It is odd: having taken the photograph and knowing she took the photograph and seeing the image here, she is still baffled because she cannot remember the Tobacco Boy walking past on the street.  Where did he come from, where was he going?  What happened after he was so piteously impaled?  Is that the way into the artwork?  If she goes back will she see him, an artist’s impression, within the scene?  And what of Spewy and Mr Sawman – is it the end or is it the start of the saving?

Worryingly though, if Tobacco Boy has got in, can Mr Sawman get out…?


31st December 2015

She is looking out onto a perfect winter sky. It is devoid of cloud except for a pale grey-lilac strip at the horizon; above this, a layer of palest primrose, washed and diluted to merely a hint of colour, grading upwards to merge with palest grey-blue, again shading upward to the December-blue – that pale, bold backdrop to black skeletal trees and outlined chimney pots, the perch for lone big bird, his smaller cousins having long flown away to warmer climes.  This backdrop always seems to be back-lit, wrapping around the earth as if illuminated from behind by low, gentle stars. As our star rises, the tips of the clouds are tinged with a deep but orangey rose-pink and the lilac is turning a bruised purple. The primrose glows. And the December-blue becomes a translucent veil before regaining its colour once the sunrays have climbed past. It is breathtaking.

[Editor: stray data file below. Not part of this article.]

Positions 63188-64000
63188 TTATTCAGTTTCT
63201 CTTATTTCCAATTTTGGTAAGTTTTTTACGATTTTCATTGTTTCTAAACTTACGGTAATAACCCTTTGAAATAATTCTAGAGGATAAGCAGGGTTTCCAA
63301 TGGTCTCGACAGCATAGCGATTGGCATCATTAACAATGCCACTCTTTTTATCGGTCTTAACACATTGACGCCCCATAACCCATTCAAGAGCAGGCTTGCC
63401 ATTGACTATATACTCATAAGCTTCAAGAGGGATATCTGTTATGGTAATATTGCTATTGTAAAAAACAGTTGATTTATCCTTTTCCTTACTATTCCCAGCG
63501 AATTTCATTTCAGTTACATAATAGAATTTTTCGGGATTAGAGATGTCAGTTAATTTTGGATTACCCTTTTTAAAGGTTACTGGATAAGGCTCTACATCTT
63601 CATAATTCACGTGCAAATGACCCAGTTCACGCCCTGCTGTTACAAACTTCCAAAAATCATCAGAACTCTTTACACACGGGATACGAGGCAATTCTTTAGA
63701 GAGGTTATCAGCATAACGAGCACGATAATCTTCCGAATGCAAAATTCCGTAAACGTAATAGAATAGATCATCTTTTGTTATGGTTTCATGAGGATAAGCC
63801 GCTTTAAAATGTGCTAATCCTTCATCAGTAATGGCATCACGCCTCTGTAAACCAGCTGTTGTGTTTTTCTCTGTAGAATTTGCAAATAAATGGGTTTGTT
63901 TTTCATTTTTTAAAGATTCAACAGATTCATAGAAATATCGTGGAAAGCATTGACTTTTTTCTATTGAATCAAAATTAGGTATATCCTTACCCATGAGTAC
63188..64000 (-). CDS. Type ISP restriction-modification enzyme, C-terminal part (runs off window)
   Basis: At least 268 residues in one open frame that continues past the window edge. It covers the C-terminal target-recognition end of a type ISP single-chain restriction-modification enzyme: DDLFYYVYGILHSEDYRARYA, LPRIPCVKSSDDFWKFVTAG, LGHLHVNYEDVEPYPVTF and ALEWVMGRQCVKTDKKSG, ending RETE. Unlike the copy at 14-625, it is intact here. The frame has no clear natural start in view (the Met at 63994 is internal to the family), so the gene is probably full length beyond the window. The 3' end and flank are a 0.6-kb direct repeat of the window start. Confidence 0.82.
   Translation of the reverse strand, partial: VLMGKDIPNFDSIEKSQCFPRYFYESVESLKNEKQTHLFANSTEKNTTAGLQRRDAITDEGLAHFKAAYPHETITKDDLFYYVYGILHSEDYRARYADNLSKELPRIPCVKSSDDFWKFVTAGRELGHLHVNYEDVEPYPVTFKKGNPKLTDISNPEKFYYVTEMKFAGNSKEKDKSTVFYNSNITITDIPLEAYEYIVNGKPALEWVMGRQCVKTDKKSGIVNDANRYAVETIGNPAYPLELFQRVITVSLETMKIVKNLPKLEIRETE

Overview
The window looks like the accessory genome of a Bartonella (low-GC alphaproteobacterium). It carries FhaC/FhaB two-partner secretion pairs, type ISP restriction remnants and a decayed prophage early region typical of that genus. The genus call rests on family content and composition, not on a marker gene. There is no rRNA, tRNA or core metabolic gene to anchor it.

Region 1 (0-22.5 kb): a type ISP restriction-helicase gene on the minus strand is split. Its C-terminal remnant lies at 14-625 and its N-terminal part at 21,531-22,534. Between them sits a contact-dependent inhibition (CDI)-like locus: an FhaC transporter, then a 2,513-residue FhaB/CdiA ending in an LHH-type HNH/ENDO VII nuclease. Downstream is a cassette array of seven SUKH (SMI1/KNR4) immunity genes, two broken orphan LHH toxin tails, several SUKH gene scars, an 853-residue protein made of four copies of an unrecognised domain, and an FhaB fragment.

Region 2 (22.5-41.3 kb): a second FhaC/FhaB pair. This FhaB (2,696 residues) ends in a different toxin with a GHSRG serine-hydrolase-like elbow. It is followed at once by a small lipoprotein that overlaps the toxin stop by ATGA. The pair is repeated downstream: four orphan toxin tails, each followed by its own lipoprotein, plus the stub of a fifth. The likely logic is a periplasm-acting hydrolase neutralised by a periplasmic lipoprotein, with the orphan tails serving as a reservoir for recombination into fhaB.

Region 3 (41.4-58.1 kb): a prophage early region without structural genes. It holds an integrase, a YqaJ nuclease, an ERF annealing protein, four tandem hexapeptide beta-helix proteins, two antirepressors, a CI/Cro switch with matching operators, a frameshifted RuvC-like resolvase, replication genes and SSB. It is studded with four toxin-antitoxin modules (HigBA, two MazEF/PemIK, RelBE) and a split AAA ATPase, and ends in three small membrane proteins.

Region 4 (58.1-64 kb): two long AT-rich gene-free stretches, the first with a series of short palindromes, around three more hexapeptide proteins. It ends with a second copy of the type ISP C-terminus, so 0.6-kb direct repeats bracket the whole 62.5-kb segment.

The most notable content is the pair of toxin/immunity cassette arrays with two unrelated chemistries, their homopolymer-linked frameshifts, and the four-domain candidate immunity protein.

Hello Gorgeous; All Good here

In spite of herself, the name on the message lifts her heart,

As a letter in familiar script once brought warmth and comfort.

Traitorous anticipation quickens her breath; she shakes her head

But a smile lights upon bitten lips as the first words are read.

Hello Gorgeous.


The endearment fires a shot of relief.  ‘All good here’

Is written beneath those two words and she relaxes.  The fear

Which held her is wiped clean away, fast replaced with concern

For the lover who lied.  He hurts.  His body broken.  She yearns

To soothe his pain.


Worse is to come.  The Mother of the man is dimming the lights;

The powerhouse of his life is ageing, fading and the sight

For him is hard.  All is not good.  He has to be honest.

But fear, anguish, resentment simmer, unexpressed.

And so to us.


Us.  That thing built of all of everything and nothing at all.

It is done.  To make things ‘easy for us’ – for him, for him – his call

Is to ‘shut it down’.  She realises tea offered to mourners is the t

From truth, ripped apart and reformed; the leaving is hurt.

Nothing good here.